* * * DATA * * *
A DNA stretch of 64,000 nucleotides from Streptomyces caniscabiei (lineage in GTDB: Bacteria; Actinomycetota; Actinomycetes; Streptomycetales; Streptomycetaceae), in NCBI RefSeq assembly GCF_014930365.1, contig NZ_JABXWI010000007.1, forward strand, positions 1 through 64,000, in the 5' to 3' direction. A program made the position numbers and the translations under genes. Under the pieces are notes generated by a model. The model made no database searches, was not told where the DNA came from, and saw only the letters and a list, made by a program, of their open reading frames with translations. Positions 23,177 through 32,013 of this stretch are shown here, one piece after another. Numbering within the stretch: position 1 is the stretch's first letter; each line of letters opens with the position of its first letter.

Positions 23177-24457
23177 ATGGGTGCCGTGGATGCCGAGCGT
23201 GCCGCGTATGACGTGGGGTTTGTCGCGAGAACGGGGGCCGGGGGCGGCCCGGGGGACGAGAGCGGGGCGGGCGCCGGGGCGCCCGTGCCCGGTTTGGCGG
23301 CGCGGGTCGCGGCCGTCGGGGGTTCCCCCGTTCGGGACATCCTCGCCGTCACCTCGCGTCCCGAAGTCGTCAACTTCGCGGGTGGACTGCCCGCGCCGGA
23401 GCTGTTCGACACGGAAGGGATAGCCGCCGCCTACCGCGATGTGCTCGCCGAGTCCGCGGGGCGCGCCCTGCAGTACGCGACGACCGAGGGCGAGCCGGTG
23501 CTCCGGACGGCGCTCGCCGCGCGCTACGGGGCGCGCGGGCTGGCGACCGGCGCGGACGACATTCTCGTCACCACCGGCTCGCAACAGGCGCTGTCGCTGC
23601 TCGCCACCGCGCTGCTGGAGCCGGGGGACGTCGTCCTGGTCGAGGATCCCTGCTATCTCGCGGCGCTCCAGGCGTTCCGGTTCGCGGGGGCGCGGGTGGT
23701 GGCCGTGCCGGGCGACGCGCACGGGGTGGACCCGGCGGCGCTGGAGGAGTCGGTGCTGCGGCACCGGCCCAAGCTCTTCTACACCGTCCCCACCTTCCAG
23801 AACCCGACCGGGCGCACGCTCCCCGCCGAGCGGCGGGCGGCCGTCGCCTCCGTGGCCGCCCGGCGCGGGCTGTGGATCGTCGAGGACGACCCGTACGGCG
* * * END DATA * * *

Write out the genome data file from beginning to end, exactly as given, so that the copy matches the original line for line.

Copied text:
A DNA stretch of 64,000 nucleotides from Streptomyces caniscabiei (lineage in GTDB: Bacteria; Actinomycetota; Actinomycetes; Streptomycetales; Streptomycetaceae), in NCBI RefSeq assembly GCF_014930365.1, contig NZ_JABXWI010000007.1, forward strand, positions 1 through 64,000, in the 5' to 3' direction. A program made the position numbers and the translations under genes. Under the pieces are notes generated by a model. The model made no database searches, was not told where the DNA came from, and saw only the letters and a list, made by a program, of their open reading frames with translations. Positions 23,177 through 32,013 of this stretch are shown here, one piece after another. Numbering within the stretch: position 1 is the stretch's first letter; each line of letters opens with the position of its first letter.

Positions 23177-24457
23177 ATGGGTGCCGTGGATGCCGAGCGT
23201 GCCGCGTATGACGTGGGGTTTGTCGCGAGAACGGGGGCCGGGGGCGGCCCGGGGGACGAGAGCGGGGCGGGCGCCGGGGCGCCCGTGCCCGGTTTGGCGG
23301 CGCGGGTCGCGGCCGTCGGGGGTTCCCCCGTTCGGGACATCCTCGCCGTCACCTCGCGTCCCGAAGTCGTCAACTTCGCGGGTGGACTGCCCGCGCCGGA
23401 GCTGTTCGACACGGAAGGGATAGCCGCCGCCTACCGCGATGTGCTCGCCGAGTCCGCGGGGCGCGCCCTGCAGTACGCGACGACCGAGGGCGAGCCGGTG
23501 CTCCGGACGGCGCTCGCCGCGCGCTACGGGGCGCGCGGGCTGGCGACCGGCGCGGACGACATTCTCGTCACCACCGGCTCGCAACAGGCGCTGTCGCTGC
23601 TCGCCACCGCGCTGCTGGAGCCGGGGGACGTCGTCCTGGTCGAGGATCCCTGCTATCTCGCGGCGCTCCAGGCGTTCCGGTTCGCGGGGGCGCGGGTGGT
23701 GGCCGTGCCGGGCGACGCGCACGGGGTGGACCCGGCGGCGCTGGAGGAGTCGGTGCTGCGGCACCGGCCCAAGCTCTTCTACACCGTCCCCACCTTCCAG
23801 AACCCGACCGGGCGCACGCTCCCCGCCGAGCGGCGGGCGGCCGTCGCCTCCGTGGCCGCCCGGCGCGGGCTGTGGATCGTCGAGGACGACCCGTACGGCG